FDA recently announced that verification of compliance with the Intentional Adulteration (IA) rule will begin in March 2020. Addressing hazards that may be intentionally introduced to foods, including by acts of terrorism, with the intent to cause wide-spread harm to public health, the IA rule requires the food industry to implement risk-reducing strategies for processes in food facilities that are significantly vulnerable to intentional adulteration. Those food facilities covered by the rule will be required to develop and implement a food defense plan, (which is part of the Food Safety Modernization Act (FSMA) requirements), identifying vulnerabilities and mitigation strategies for those vulnerabilities. Additionally, facilities will be required to ensure that the mitigation strategies are working. The first compliance date arrives in July 2019. EAS Consulting Group’s FSMA team can help assess current food defense strategies and strengthen those that do not meet FDA’s stringent requirements.
FDA issued a Final Rule, effective April 13, 2019, which aims to ensure the safety and effectiveness of OTC hand sanitizers, formally known as topical consumer antiseptic rub products. These products are intended for use without water and marketed under the FDA’s OTC Drug Review.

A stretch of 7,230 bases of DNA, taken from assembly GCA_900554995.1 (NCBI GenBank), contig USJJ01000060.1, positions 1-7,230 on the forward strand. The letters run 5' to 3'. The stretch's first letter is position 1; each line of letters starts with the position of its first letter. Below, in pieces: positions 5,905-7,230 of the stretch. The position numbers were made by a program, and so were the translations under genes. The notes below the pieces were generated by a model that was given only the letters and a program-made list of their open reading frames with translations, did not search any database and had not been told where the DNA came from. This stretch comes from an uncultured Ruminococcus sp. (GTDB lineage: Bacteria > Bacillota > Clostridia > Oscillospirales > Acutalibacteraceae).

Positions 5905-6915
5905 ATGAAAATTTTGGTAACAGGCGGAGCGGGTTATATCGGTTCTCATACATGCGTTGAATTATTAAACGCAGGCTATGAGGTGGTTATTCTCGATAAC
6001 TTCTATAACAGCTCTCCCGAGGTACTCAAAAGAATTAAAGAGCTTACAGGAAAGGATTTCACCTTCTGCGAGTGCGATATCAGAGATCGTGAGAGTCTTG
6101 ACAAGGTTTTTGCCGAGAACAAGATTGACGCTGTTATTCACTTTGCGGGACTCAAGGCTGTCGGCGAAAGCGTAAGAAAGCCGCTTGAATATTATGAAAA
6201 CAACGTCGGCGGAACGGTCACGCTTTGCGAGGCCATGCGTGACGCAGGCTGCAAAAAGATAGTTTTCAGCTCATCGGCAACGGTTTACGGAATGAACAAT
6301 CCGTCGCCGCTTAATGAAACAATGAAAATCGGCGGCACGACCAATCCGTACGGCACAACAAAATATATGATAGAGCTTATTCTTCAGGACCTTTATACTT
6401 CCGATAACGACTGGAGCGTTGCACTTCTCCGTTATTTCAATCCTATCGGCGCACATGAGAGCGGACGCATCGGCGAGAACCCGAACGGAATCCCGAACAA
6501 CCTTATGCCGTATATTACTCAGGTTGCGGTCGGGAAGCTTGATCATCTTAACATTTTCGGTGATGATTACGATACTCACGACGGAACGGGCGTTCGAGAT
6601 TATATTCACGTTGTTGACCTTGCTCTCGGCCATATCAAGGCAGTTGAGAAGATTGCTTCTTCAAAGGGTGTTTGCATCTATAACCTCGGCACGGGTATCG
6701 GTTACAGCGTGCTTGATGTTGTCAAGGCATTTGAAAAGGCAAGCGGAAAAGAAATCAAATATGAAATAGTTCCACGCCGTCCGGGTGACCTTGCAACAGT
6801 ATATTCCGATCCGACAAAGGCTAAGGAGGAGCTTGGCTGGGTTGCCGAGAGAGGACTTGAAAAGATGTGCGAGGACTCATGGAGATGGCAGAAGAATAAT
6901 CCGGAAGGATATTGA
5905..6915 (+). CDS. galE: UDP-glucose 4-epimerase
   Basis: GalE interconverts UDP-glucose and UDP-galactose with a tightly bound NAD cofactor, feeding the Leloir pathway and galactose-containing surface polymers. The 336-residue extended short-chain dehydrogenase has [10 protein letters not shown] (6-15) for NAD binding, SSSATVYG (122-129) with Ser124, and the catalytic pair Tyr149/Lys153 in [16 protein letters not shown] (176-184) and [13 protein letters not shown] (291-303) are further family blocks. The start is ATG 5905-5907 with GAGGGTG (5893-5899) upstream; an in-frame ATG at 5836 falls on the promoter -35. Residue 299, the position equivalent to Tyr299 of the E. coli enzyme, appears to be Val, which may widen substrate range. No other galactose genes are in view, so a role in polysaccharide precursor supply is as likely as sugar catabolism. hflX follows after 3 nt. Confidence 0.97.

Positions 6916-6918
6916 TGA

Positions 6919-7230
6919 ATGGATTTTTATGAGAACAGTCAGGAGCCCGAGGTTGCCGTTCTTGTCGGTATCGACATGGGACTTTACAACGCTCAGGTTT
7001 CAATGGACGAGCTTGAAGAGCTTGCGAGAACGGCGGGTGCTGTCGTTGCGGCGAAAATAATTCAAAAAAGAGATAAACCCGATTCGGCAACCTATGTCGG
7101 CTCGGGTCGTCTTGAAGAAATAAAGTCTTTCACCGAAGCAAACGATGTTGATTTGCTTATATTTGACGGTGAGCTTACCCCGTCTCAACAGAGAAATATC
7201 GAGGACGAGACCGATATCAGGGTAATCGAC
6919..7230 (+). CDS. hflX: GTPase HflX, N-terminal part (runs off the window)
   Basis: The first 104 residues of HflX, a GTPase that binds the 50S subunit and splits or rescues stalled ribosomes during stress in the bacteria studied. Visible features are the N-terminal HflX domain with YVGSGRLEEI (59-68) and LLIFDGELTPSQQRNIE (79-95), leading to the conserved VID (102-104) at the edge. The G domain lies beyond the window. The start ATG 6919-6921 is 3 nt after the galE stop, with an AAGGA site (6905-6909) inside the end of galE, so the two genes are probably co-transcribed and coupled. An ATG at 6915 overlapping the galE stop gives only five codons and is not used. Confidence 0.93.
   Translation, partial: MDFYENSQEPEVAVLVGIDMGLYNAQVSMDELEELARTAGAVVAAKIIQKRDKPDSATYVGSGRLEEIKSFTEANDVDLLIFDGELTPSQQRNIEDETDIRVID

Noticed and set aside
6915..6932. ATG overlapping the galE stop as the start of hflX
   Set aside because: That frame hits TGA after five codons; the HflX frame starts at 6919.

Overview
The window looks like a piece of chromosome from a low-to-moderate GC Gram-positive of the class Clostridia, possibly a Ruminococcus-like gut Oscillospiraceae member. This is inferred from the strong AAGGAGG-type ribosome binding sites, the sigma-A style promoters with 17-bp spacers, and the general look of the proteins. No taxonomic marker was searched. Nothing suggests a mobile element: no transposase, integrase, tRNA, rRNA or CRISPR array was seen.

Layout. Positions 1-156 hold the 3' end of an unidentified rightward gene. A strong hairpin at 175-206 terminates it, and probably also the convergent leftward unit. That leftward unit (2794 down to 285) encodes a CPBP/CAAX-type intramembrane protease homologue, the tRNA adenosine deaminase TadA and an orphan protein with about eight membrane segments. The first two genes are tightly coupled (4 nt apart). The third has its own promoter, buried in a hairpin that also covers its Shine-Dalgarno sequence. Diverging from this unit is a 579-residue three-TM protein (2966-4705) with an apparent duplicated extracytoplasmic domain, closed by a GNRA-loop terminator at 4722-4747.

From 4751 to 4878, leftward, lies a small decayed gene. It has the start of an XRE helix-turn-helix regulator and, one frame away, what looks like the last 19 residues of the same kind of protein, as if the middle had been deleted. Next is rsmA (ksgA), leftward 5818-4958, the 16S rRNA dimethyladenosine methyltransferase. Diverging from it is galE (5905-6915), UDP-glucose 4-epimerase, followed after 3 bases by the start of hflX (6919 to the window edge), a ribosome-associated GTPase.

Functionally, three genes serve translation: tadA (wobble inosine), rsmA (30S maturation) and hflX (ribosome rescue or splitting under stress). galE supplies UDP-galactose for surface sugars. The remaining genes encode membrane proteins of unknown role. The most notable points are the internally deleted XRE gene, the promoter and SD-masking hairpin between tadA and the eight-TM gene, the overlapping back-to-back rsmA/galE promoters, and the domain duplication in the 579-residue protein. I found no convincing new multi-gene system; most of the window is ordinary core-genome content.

Active ingredients of ethanol, isopropyl alcohol, benzalkonium chloride, which the majority of hand sanitizer rubs on the market contain, have deferred action to allow for the ongoing study and submission of additional safety and effectiveness data to enable FDA’s safety determination for use in OTC consumer antiseptic rub products. At this time, FDA states that it does not intend to take action to remove hand sanitizers containing these three active ingredients from the market and their status will be addressed either after completion and analysis of the studies or at another time, if these studies are not completed.
However, 28 other active ingredients, identified in the 2016 Consumer Antiseptic Rub proposed rule, including triclosan and benzethonium chloride, are no longer eligible for inclusion in any future OTC monograph.
This long awaited rule finalizes a June 30, 2016 proposed rule on consumer antiseptic rubs, where FDA requested additional scientific data to support the safety and effectiveness of active ingredients used in OTC consumer antiseptic rubs. FDA has determined that less than 3% of the marketplace will be affected by the issuance of this final rule, as most OTC consumer antiseptic rubs use ethyl alcohol as the active ingredient.
Concerned companies may contact EAS to learn more about how this Final Rule impacts product formulations and compliance with the OTC monograph.
There has been an increasingly growing volume of litigation in the slack fill area. This is a daunting issue for food manufacturers and is complicated by a dearth of clear guidance which ultimately leads to a lack of understanding of the many competing requirements and increases a company’s risk for legal challenges. In fact, there are at least five levels of law where one should look for guidance with slack fill, including international, federal, state, local and common law. Answers on how to interpret and piece the various laws and rulings together